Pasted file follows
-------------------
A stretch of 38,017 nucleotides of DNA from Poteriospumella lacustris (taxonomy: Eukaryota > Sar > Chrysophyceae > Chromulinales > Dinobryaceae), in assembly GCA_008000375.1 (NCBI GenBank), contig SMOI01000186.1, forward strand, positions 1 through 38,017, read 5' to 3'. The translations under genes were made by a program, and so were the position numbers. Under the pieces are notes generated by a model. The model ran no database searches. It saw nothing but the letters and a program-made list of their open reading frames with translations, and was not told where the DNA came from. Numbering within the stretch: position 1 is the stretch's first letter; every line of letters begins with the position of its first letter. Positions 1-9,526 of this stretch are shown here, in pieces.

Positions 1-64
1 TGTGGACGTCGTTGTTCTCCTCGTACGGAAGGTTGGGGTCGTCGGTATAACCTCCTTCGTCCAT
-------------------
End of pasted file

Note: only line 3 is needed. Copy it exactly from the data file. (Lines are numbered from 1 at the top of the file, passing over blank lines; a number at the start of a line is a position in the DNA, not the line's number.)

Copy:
1 TGTGGACGTCGTTGTTCTCCTCGTACGGAAGGTTGGGGTCGTCGGTATAACCTCCTTCGTCCAT